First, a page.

Melanoma, also known as malignant melanoma, refers to a type of cancer that emanates from the melanocytes. Melanocytes are the pigment-containing cells. While melanomas occur mostly in the skin, there are rare instances where they would also affect the mouth, eyes as well as the intestines.
This condition mainly attacks the legs in women and the backs in men. Usually, melanomas develop from a mole which often goes to increase in size and irregular edges as well as changes in color, itchiness and then skin breakdown. Like is the case with many types of cancer, the primary cause of this condition is exposure to ultraviolet light coupled with low levels of skin pigmentation. However, there are a host of other causes as we shall discover later in the article.
Of all the known types of cancer, Melanoma is the most dangerous. Statistics indicate this cancer occurred in some 232000 individuals in the year 2012 globally and resulted in 55000 deaths from these cases.
For some reasons, the prevalence is high in Australia and New Zealand. Europe and North America also register fairly high cases with the least prevalence of the disease in Asia, Latin America and Africa. The condition is more common in men than it is in women and it has been common from the 19602, especially in the areas mostly Caucasian.
Melanoma is classified based on the body part it affects and how the general condition develops and in this regard , we have the following types of melanoma;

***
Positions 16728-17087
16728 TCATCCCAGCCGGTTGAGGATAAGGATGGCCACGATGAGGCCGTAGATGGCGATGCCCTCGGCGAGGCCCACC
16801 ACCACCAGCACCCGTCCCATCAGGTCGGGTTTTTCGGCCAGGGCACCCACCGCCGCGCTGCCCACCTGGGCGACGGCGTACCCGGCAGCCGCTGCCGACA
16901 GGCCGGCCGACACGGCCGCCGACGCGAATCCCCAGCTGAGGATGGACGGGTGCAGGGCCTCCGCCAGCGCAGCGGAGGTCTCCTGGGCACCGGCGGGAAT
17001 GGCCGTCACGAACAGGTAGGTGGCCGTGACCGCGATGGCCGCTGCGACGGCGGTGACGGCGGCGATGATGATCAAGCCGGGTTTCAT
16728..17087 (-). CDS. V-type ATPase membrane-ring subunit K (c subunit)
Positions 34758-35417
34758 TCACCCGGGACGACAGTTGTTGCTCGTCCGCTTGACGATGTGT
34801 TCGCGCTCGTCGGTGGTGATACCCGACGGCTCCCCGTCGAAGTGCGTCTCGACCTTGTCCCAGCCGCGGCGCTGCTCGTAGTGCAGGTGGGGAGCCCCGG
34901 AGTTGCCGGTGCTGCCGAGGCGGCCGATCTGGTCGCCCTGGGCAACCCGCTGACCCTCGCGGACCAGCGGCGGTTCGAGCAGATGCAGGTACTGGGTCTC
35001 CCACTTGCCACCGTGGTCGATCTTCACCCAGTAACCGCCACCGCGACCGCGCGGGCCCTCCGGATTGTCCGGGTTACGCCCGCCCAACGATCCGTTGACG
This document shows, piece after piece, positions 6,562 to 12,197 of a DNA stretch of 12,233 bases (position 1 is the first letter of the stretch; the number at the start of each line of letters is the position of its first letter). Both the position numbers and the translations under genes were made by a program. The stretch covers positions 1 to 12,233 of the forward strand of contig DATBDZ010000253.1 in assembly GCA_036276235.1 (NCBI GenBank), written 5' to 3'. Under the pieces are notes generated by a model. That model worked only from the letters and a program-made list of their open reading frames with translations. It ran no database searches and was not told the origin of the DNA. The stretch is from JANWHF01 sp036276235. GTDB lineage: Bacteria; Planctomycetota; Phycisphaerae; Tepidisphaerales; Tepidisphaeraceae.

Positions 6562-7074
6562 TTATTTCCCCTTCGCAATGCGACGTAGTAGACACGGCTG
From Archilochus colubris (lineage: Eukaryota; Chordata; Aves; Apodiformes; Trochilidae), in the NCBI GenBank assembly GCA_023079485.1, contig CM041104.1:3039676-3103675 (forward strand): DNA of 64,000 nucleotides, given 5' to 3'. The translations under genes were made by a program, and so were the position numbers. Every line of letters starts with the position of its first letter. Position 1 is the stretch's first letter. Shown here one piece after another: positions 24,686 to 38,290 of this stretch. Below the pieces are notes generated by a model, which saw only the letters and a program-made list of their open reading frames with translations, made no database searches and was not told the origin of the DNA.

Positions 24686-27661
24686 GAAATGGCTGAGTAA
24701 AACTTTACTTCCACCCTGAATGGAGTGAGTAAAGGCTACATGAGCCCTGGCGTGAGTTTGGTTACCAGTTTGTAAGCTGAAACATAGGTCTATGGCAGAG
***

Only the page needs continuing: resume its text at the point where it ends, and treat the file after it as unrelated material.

Lentigo maligna Lentigo maligna melanoma Acral lentiginous melanoma Superficial spreading melanoma Nodular melanoma Mucosal melanoma Amelanotic melanoma Desmoplastic melanoma Polypoid melanoma Soft-tissue melanoma
The most notorious cause of Melanomas is the ultraviolet radiation. These radiations are common with people who work in tanning beds and planes as they are the most exposed to the uncensored rays from the sun. As humans are exposed to the harsh rays from the sun, the areas that receive intermittent sun exposure such as the back in men and the legs in women become most susceptible to this condition.
It is also worth noting that the risks of acquiring melanoma through uv is more influenced by socio-economic conditions as opposed to indoor versus outdoor occupations, which explains why those in the white-collar jobs are more prone to the condition than their blue-collar counterparts.
Melanomas may also be caused by a series of genetic factors that manifest themselves as rare mutations that run in families. There is one class of mutations that affects the gene CDKN2A where an alternative reading frame may lead to destabilization of p53 which is a transcription factor that is involved in apoptosis and about 50% of human cancers.
This gene may also face another mutation that often results in a nonfunctional inhibitor of the CDK4 which is a cyclin-dependent kinase which facilitates cell division. In addition to the mutations above, all other mutations that result in the skin condition known as xerodema pigmentosa also play a significant role in enhancing melanoma susceptibility.
There are also other mutations that may cause melanoma but they generally confer lower risks of developing the condition. For instance, all mutations occurring in the MC1R gene present higher susceptibility to develop melanoma than those with two wild-type copies. On the other hand, so common is the mutation in the MDM2 SNP309 gene that all red-haired people appear to have a mutated copy.
The early signs of this condition are changes in the colors of existing moles as well as the appearance of a new lump in the case of nodular melanoma.